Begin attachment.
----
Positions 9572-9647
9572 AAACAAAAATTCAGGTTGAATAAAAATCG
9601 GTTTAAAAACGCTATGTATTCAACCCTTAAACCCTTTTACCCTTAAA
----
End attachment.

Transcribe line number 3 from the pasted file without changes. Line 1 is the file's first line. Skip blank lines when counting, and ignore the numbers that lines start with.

9601 GTTTAAAAACGCTATGTATTCAACCCTTAAACCCTTTTACCCTTAAA